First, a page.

Saskatchewan delivers shaky budget while searching for a strategy
When an undefeated boxer gets knocked down for the first time, one of three things happens. The champ can defensively succumb to shattered invincibility or keep swinging with disregard for a new reality – both extremes often end badly. But sometimes the champ shakily rises, neither attacking nor cowering, to finish the round and find a new strategy.
Finance Minister Donna Harpauer chose the third way in her first budget. It has neither the defeatism of last year’s budget nor bravado of budgets before that. It’s a pause, and what happens next will have a huge impact on taxpayers.
Here’s what’s happening now.
Last year’s budget promised income taxes would fall by a half a point this year to save taxpayers about $120 million. This budget puts that promise on hold. Instead, the budget’s biggest tax change is an expansion of PST charges on used cars that will cost taxpayers about $95 million.
This budget is also shaky for the province’s long-term finances.
The province is projecting an operational deficit of $365 million this year. Next year it’s projecting an operational surplus of $6 million. That means, if nothing goes wrong, the budget after this one will bring in 0.04 per cent more than it spends.
But there’s a problem: the budget still shows debt rising.
Governments like to distinguish between operational borrowing to pay for the salaries of nurses and teachers and capital borrowing to pay for the construction of schools and hospitals. So, while the government is projecting a tiny operational surplus next year, debt will keep rising. There are interesting academic arguments for these accounting strategies. There’s also an inescapable bottom line: whether the government is borrowing to pay salaries or pave highways, the repayment bill goes to one place – taxpayers.
This past year, the taxpayer-supported debt (all debt excluding Crown debt) hit $9 billion.
Next year the taxpayer-supported debt is projected to hit $10.8 billion.
It’s hard to grasp billion-dollar debt numbers. Most of us have trouble keeping track of our credit card balances. But, like credit card balances, it’s sobering to look at the interest payments.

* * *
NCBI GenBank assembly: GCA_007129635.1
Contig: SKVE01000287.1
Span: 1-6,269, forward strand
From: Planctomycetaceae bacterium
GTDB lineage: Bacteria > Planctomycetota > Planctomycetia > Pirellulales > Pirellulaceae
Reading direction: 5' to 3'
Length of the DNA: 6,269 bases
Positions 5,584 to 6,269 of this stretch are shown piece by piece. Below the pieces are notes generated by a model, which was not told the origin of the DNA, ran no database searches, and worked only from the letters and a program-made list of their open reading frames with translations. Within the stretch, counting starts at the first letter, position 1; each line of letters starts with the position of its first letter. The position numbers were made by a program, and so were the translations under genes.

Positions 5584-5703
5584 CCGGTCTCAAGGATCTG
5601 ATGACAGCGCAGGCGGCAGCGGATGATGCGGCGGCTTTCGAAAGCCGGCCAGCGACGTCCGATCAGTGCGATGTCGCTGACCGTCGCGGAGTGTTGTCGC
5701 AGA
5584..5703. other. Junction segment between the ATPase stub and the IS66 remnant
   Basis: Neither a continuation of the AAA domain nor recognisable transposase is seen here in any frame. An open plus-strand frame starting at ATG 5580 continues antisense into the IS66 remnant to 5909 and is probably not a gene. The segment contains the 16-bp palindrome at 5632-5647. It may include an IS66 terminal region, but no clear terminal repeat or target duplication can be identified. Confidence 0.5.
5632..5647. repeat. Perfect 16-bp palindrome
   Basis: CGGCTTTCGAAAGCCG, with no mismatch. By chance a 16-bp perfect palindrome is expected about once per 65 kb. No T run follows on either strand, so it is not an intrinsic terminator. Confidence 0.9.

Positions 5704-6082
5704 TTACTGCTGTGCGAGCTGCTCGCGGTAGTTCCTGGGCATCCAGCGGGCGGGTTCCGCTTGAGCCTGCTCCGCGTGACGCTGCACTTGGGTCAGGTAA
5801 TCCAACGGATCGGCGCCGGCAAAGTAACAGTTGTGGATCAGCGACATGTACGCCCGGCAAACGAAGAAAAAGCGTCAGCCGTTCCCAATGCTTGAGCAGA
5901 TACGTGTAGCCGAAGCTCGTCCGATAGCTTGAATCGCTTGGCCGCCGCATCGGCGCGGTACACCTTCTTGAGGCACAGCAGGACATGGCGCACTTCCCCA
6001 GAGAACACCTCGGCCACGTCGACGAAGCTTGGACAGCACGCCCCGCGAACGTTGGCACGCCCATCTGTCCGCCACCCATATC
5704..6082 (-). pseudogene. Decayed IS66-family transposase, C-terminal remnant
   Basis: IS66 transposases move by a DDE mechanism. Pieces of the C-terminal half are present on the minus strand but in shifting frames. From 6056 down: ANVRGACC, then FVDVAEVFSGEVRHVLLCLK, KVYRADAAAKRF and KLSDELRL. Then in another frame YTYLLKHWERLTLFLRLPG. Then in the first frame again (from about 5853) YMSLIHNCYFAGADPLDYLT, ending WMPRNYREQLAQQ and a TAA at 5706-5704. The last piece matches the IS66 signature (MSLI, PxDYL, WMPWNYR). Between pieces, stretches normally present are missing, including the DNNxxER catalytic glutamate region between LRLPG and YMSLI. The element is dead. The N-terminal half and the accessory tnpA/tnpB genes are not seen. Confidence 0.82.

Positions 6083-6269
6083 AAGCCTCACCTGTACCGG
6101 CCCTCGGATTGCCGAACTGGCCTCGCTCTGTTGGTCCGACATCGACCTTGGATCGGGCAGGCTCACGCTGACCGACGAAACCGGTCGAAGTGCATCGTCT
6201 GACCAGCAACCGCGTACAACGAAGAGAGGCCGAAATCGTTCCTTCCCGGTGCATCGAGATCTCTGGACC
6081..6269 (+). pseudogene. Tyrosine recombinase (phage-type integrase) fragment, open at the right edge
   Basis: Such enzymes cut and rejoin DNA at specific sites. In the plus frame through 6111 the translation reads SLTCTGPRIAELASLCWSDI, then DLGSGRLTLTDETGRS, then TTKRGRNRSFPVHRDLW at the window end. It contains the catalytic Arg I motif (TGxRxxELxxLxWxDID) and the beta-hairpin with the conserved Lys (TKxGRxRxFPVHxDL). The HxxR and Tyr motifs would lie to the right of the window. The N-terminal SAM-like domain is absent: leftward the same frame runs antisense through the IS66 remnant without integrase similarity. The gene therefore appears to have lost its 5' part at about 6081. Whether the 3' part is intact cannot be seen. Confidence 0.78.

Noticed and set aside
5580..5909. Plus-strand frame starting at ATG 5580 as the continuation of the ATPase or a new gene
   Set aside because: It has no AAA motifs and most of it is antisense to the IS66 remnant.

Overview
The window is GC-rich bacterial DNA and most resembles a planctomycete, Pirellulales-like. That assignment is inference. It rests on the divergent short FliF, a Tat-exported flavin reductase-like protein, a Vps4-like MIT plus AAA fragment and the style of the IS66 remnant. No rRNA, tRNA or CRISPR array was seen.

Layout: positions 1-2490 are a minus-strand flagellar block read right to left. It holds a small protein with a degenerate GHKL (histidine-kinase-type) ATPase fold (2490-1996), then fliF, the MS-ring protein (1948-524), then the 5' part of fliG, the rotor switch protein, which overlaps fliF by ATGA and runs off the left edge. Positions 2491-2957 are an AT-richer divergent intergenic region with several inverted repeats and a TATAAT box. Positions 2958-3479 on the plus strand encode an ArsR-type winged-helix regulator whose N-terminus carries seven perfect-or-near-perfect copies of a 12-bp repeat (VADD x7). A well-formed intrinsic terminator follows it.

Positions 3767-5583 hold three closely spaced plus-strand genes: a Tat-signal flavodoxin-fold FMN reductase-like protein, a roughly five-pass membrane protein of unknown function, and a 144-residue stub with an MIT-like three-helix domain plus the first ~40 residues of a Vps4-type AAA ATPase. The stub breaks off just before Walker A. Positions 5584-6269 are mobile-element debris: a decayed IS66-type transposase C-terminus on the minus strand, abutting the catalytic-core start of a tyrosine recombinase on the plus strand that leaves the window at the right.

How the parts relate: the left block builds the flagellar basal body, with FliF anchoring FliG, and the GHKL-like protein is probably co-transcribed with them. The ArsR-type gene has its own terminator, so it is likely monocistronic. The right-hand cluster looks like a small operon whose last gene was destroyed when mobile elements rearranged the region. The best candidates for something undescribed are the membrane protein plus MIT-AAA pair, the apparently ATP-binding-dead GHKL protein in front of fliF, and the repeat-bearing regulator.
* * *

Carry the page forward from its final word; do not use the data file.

Interest on the debt will cost us $437 million. That’s $53 million more than last year and $137 million more than two years ago. This is the best case scenario because if interest rates rise even a quarter of a point, it’ll cost the province an extra $14 million. And, whether the loans were for operational or capital spending, interest charges go to the same place – taxpayers.
But this budget is different from past budgets.
Nothing worked in last year’s budget. It planned to cut government employee compensation by $250 million then surrendered. Little remains of that budget except higher taxes.
Nothing worked in the budget before that. It glossed over the severity of the challenge by grandiosely guaranteeing transformative change. Transformation became tinkering.
It’s worth recognizing the magnitude of this struggle. Neither Alberta nor Ontario are making any honest effort to fix their runaway deficits. Prime Minister Justin Trudeau promised modest deficits and now there’s no end in sight to the rising debt. That context is complementary to Saskatchewan, but it’s also cautionary: slaying the deficit is necessary to avoid the fate of other governments.
Harpauer’s budget is a pause. She has a tough year ahead. She’ll have to say no a lot to protect taxpayers from higher bills and future generations from higher debt. Now she has a year to find a new strategy to stop the borrowing and deliver tax relief.
On a personal note, delivering a budget is hard work and Harpauer did it while grieving the Humboldt Bronco tragedy in her riding – she has our sympathies and respect.